Meanwhile, in a medium heat-proof bowl, whisk the egg yolks until smooth. Gradually whisk in the sugar until it is well incorporated and the mixture is thick and pale yellow. Temper* the egg yolks by very slowly pouring in the hot milk mixture while whisking continuously. Return the custard to the saucepan and place over low heat. Cook, stirring frequently with a wooden spoon, until the custard is thick enough to coat the back of the spoon and it reaches a temperature of 185°F. Do not bring to a boil.

*The best way to temper is to add a tablespoon at a time until you’ve added about 1/4 cup. Then you can add a full ladle at a time, slowly.

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What’s on your plate this weekend?

That’s it for this week.  Hit the comments with any questions. – TaMara






29 replies
  1. 1
    debbie says:

    Graeters used to sell Blueberry Pie ice cream with pieces of crispy cinnamon crust. Yum!

  2. 2
    Lapassionara says:

    Yum! These look great. Thanks.

  3. 3

    Now I want a lamburger.

  4. 4
    Svensker says:

    Key Lime Pie gelato? !!!! I’m making it.

  5. 5
    NotMax says:

    Made a cornbread loaf (not the usual flat pan cornbread, rather a regular shape/size bread loaf) in the super-duper bread machine. Added some red pepper flakes plus a pinch of coarse ground black pepper to the dough. Yumalicious.

    @debbie

    Different brand which I’ve only seen once at the supermarket. But dang it was tasty.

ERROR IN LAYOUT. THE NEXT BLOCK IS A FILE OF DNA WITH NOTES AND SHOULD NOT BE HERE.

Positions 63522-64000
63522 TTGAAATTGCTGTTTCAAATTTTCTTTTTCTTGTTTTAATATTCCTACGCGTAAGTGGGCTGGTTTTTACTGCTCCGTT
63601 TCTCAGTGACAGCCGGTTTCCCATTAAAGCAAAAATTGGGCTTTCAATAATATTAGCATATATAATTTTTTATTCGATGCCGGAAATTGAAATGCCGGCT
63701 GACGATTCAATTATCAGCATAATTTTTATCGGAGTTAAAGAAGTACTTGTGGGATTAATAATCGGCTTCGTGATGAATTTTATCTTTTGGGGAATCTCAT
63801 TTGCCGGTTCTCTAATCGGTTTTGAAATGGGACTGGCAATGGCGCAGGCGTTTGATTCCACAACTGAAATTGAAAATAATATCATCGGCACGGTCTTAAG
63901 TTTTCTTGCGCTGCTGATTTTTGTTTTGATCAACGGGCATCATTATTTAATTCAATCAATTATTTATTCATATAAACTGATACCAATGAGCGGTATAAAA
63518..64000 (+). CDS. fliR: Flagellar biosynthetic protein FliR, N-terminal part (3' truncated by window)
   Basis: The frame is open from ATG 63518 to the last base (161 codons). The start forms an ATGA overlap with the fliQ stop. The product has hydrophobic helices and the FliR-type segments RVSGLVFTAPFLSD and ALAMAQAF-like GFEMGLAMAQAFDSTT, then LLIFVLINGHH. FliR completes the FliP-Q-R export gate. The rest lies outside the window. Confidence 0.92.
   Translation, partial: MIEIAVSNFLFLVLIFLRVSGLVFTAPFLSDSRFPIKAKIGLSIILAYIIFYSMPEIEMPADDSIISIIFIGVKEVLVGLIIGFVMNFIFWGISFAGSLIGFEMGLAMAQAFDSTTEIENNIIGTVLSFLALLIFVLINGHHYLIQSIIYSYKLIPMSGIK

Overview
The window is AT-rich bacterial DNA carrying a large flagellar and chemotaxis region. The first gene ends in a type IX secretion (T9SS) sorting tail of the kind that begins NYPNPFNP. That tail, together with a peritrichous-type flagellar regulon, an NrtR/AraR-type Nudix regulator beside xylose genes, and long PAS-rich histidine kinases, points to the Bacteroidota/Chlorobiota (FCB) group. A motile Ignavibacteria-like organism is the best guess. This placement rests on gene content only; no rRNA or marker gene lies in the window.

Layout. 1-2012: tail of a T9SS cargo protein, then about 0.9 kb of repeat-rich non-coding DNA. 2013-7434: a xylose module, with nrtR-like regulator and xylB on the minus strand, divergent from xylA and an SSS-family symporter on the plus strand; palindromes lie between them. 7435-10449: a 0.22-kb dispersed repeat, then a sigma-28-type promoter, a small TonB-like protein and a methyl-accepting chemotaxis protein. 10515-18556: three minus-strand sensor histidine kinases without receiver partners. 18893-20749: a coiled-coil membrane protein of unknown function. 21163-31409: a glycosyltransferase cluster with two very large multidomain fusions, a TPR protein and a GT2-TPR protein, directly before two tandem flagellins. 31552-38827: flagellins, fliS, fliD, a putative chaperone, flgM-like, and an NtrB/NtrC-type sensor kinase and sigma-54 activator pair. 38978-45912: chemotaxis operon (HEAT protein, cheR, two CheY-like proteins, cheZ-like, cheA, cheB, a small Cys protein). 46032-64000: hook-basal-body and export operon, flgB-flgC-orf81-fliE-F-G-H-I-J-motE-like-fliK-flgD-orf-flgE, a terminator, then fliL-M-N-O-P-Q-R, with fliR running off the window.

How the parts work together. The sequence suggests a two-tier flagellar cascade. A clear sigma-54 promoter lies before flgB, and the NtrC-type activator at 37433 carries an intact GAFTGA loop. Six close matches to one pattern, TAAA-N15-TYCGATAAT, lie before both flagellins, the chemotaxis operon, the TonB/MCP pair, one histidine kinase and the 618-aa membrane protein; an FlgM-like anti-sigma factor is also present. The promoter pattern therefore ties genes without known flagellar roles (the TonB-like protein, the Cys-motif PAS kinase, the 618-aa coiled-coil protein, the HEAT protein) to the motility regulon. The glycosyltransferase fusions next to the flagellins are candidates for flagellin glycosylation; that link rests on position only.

6. 6
    p.a. says:

    Local establishment does their lamburger wrapped in filo dough.

    @NotMax: Try the canned pickled serrano peppers (slice ’em) in cornbread of any shape.

    @debbie: That sounds delish. I’ve had blueberry icecream (vanilla w/blueberries; Wyman’s I believe.)

  7. 7
    Yarrow says:

    I cooked lima beans straight from my garden tonight. Just boiled them and tossed with butter and lemon when done. YUM! They were so good. First time I’ve grown them so it was a bit of an experiment. I’m definitely going to grow them again. I’ve got plenty more to harvest so am looking forward to several meals.

    I’m also inundated with black-eyed peas. I planted them in two places and they were supposed to be bush plants. They are not. They are climbing vines and are growing everywhere. I am overwhelmed with black-eyed peas now. I cooked the standard Hoppin’ John the other night but I have way more that I can eat up that way. If anyone has any suggestions for how to use them up I’d appreciate it. I guess I can let them dry but I’m enjoying them fresh.

  8. 8
    p.a. says:

    @Yarrow: Cape Verde black eyed pea recipe.

  9. 9
    chopper says:

    @debbie: